Liberals break yet another promise

The Liberals promised in the 2015 campaign to take measures to empower individual MPs in Parliament after accusing the Conservatives of centralizing control in the Prime Minister’s Office and thus diminishing the role of lawmakers during their near-decade in power.

Ya, so that’s not happening!!! Once Again, more Trudeau lies come tot he forefront.

The Liberal government is breaking a campaign promise by meddling in the affairs of parliamentary committees, say Conservative MPs.


Public comments from ministers and departmental staff asking House committees to study issues on certain timelines amount to interference in the work of those committees, and don’t line up with Liberal campaign promises to give the committees more independence, the MPs said.

Kelly Block (Carlton Trail-Eagle Creek, Sask.) said remarks from a ministerial spokesperson, declaring that the Transport, Infrastructure, and Communities Committee would complete a study on the Navigation Protection Act, were inappropriate because the department exercises no control over the activities of the legislative branch.

Transport Canada spokesperson Natasha Gauthier told The Hill Times earlier this month that the review will be “conducted” by the committee and that its subsequent report and recommendations are expected to be submitted to Parliament in early 2017.

This apparent infringement of committee independence by a federal minister indicates the Liberals are abandoning a campaign pledge to empower individual MPs, argued Ms. Block, who sits on the committee and serves as her party’s transport critic.

“The Liberals promised to remove the influence of ministers and parliamentary secretaries on the committee, and this appears to be a promise broken,” she said.

Ms. Block questioned how the ministry can be announcing prospective timelines for completion before the committee even approved studying the act.

She also argued there are far more important issues vying for the attention of the committee, including the potential approval of a new low-cost air carrier in Canada, Kinder Morgan seeking export permits for its proposed Trans Mountain pipeline expansion project, and the review of the Canadian Transportation Act.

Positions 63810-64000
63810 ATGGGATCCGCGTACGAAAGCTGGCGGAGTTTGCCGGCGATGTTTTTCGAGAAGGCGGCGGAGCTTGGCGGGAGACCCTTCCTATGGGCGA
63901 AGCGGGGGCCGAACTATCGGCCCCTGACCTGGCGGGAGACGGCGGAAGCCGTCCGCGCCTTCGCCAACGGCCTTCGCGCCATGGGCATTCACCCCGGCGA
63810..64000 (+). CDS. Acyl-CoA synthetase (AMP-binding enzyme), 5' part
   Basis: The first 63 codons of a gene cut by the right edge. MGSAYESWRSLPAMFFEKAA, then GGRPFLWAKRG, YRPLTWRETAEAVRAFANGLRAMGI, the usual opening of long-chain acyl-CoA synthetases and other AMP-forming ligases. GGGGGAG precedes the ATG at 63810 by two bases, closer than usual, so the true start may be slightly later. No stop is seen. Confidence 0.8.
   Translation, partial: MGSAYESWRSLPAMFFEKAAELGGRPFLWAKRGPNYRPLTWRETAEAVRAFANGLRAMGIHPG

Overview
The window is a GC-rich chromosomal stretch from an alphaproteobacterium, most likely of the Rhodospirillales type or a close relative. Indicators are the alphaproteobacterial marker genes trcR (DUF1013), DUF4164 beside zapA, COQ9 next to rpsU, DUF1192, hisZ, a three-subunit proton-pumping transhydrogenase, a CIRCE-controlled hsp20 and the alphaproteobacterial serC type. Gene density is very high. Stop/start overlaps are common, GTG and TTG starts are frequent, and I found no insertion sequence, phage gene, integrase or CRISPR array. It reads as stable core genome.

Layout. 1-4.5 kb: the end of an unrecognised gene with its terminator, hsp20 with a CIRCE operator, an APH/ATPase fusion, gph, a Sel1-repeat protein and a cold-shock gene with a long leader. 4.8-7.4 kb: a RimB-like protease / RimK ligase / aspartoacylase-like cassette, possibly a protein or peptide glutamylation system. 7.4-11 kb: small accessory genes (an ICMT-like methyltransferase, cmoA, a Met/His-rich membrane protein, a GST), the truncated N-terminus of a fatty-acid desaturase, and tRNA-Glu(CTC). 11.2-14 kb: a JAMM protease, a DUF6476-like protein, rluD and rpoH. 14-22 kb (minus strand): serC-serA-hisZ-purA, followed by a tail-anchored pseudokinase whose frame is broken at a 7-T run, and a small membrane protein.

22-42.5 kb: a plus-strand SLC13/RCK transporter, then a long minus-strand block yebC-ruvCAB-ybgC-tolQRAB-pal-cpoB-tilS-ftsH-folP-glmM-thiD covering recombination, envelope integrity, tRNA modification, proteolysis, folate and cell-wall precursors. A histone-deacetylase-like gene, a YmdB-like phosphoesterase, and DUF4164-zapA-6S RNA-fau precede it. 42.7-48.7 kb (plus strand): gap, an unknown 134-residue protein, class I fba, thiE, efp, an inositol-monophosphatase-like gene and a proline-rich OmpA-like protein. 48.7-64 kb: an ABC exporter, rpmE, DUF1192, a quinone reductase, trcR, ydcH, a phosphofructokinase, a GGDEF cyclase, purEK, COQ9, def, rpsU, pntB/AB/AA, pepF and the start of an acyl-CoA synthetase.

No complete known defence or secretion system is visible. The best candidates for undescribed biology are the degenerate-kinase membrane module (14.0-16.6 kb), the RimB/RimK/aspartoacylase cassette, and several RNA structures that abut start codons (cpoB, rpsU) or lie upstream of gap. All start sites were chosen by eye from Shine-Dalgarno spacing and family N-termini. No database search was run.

A Liberal committee member, however, swiftly dismissed allegations that Transport Minister Marc Garneau (Notre-Dame-de-Grâce-Westmount, Que.) or his department are driving the agenda of the parliamentary body as “misleading and disingenuous.”

The Transport Ministry merely asked the committee to conduct the review, but the decision on this request rested with the committee members themselves, said Sean Fraser (Central Nova, N.S.).

He said that aside from hearing the minister’s request he hasn’t had a conversation with anyone within the department encouraging him to support undertaking the study.

The Liberal-majority committee voted Tuesday morning to devote no more than eight meetings to studying the act, with discussions on scheduling beginning immediately with members of the opposition parties, according to the office of committee chair Judy Sgro (Humber River-Black Creek, Ont.).

Mr. Fraser acknowledged that the department spokesperson’s remarks about completing a report early next year were “premature” as the committee is ultimately responsible for setting its own priorities, though argued that the timeline offered is “probably apt.”

This is because the ministry will “drive the timeline for any new legislation that is introduced in the House,” he said.

“The committee would of course be responsive to the timelines that the government puts forward in terms of its efforts to introduce legislation,” Mr. Fraser said.

“The [Transport department], the minister, and the government would have a good idea on when the timing of a study should be done to suit their own purposes, but I think they have to be careful not to presuppose that the committee’s going to conduct the study,” he said.